Some people, when speaking to the issue of short film enthusiasm, might even go so far as to claim that one cannot call oneself a filmmaker in earnest unless having at least once tried one’s hands at making a feature, if only for the experience (or heck) of it. Well, there is a point actually, albeit one too radically put in my view. For all I know, making a film, and even more so, the making of a short film, should be an intellectual challenge to begin with â€“ and not just an artistic endeavour, much less a mere exercise in practical training. Whether your thought process focuses on pre-production, working it out with the actors or on editing, doesn’t matter; there should be a bit of everything going into it, I assume. You are of course free to take many different approaches, obviously, and one just as viable as the other, no doubt about it; but this much is true: at whatever stage, think you must. If you’re not ready for that, then my advice would be to thoroughly reconsider your whole idea and notion about what it means to be a director in the first place before getting creatively involved in cinema or the movie industry at large.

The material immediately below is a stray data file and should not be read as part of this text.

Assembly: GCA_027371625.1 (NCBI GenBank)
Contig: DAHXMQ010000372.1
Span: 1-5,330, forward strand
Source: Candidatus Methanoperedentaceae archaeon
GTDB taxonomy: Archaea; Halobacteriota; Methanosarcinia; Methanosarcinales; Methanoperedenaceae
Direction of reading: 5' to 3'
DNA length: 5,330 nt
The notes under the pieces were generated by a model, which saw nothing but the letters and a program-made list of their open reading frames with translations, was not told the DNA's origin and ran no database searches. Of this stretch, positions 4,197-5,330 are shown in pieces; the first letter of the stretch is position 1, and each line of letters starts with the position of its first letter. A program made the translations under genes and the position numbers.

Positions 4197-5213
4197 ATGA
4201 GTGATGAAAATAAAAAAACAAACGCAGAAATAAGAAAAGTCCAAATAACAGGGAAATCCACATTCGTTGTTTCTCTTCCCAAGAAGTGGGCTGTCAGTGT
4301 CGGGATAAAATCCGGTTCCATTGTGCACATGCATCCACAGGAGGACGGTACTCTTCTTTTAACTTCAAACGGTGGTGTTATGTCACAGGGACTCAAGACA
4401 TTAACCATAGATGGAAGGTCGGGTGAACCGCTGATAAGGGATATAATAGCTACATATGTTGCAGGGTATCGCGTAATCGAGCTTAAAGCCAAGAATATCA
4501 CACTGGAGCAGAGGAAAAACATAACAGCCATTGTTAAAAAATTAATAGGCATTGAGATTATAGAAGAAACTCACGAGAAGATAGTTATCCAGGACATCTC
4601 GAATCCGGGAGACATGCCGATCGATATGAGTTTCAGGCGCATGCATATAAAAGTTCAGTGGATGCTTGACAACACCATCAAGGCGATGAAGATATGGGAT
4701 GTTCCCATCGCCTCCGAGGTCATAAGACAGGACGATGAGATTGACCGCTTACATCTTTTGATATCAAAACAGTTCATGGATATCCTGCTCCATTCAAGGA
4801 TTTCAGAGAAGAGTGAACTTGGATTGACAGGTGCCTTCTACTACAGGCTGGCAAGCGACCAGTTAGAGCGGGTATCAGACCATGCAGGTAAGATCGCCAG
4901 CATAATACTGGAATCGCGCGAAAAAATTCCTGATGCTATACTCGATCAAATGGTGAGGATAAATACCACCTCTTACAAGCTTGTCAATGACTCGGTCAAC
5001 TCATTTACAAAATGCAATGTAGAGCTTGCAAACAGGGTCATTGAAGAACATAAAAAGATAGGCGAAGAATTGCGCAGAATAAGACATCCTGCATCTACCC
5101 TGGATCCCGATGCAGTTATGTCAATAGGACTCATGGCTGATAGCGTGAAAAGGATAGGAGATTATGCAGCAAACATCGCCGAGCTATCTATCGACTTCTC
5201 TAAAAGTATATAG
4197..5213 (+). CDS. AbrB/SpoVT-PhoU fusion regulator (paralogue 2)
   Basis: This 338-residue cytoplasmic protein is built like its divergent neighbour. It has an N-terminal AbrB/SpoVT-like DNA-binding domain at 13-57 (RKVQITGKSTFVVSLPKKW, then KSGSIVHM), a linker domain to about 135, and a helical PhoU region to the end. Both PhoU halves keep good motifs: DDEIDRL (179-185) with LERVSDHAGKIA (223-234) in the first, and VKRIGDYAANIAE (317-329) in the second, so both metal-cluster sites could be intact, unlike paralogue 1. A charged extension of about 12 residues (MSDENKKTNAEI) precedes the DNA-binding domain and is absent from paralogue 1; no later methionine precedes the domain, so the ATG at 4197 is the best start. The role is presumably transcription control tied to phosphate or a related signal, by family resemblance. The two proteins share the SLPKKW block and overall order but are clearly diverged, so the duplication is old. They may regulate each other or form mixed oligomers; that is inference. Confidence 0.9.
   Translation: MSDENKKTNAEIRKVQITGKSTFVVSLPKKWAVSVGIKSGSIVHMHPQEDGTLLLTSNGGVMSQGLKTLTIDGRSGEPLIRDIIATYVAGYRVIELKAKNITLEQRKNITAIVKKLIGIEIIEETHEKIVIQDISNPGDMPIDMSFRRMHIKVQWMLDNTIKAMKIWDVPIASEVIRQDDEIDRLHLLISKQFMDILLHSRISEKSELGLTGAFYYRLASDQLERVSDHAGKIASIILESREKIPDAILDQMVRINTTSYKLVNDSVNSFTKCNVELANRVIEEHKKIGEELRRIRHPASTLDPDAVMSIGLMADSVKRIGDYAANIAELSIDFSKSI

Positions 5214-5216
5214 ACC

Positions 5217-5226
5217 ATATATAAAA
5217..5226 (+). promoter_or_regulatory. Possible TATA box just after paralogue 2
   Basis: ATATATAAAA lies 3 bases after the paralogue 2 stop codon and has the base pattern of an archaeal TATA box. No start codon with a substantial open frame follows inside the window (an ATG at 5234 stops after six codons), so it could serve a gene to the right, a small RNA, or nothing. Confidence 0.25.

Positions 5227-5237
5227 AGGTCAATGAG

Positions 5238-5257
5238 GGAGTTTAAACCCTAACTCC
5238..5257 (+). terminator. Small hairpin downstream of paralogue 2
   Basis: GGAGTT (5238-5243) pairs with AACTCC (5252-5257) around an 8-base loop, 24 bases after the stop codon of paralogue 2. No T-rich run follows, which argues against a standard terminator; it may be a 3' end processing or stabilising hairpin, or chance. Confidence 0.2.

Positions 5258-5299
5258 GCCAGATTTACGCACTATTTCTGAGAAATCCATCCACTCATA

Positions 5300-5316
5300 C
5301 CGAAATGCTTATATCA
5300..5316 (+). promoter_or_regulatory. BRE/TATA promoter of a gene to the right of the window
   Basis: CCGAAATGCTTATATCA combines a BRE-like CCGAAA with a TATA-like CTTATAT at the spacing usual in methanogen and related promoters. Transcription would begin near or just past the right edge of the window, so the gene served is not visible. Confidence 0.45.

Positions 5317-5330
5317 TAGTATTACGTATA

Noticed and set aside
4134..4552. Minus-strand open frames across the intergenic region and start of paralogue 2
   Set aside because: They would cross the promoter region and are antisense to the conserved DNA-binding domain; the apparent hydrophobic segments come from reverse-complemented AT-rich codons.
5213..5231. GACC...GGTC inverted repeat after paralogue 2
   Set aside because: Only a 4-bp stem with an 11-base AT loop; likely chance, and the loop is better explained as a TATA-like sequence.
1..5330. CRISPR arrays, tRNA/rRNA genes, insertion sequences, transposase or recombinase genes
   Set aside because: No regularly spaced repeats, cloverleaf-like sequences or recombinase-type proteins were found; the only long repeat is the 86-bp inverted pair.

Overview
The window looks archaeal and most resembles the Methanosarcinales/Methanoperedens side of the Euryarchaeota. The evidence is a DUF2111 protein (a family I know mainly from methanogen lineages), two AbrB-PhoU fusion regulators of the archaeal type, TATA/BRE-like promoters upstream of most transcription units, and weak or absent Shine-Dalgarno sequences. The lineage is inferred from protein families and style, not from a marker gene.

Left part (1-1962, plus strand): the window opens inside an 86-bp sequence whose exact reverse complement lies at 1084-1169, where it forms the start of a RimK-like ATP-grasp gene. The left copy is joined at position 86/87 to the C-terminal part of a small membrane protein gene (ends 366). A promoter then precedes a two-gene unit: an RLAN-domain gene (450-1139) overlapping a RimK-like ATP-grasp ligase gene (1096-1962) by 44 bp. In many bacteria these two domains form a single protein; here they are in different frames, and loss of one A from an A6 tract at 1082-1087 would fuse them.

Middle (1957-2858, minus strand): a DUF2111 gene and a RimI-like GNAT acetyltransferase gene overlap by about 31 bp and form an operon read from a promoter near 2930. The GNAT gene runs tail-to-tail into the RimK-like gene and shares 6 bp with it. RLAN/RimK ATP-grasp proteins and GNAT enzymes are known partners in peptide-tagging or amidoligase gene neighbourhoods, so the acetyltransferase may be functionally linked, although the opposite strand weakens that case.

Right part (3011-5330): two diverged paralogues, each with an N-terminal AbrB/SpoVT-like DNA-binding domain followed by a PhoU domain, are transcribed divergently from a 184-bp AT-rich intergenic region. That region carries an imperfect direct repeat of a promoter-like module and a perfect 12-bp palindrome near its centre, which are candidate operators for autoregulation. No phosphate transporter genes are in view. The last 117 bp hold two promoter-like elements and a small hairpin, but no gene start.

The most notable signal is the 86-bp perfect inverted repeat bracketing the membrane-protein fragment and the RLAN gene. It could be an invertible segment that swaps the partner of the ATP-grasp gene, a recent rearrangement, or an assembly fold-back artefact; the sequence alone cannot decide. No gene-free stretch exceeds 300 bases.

At this point I really have to set the record straight: despite somebody’s occasional ranting or just my own reservations voiced in here at some earlier time, the montage memory piece consisting of assembled footage and a voice-over is still worth doing; but only if it is done with great care and candidness (with a vigor to match), if it is piercing and honest so that you can see the inner need behind it, then this well tested format even now holds the power to affect and will communicate an original, a daring truth to the viewer â€“ however jaded with this kind of self-exploration and standard delivery they may have become over the years.